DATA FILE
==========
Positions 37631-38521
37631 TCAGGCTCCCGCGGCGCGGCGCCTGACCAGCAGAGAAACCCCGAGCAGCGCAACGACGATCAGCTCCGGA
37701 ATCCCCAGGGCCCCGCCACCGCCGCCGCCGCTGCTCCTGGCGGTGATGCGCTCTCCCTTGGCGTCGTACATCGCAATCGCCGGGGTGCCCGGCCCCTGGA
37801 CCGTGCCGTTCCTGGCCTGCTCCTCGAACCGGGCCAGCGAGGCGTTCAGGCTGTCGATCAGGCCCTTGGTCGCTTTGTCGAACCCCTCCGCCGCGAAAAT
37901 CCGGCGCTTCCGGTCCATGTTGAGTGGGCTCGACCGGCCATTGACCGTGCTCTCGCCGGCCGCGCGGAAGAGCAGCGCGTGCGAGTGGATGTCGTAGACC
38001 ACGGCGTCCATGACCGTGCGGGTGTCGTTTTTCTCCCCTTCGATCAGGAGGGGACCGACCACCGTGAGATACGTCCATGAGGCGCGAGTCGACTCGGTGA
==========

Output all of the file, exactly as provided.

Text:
Positions 37631-38521
37631 TCAGGCTCCCGCGGCGCGGCGCCTGACCAGCAGAGAAACCCCGAGCAGCGCAACGACGATCAGCTCCGGA
37701 ATCCCCAGGGCCCCGCCACCGCCGCCGCCGCTGCTCCTGGCGGTGATGCGCTCTCCCTTGGCGTCGTACATCGCAATCGCCGGGGTGCCCGGCCCCTGGA
37801 CCGTGCCGTTCCTGGCCTGCTCCTCGAACCGGGCCAGCGAGGCGTTCAGGCTGTCGATCAGGCCCTTGGTCGCTTTGTCGAACCCCTCCGCCGCGAAAAT
37901 CCGGCGCTTCCGGTCCATGTTGAGTGGGCTCGACCGGCCATTGACCGTGCTCTCGCCGGCCGCGCGGAAGAGCAGCGCGTGCGAGTGGATGTCGTAGACC
38001 ACGGCGTCCATGACCGTGCGGGTGTCGTTTTTCTCCCCTTCGATCAGGAGGGGACCGACCACCGTGAGATACGTCCATGAGGCGCGAGTCGACTCGGTGA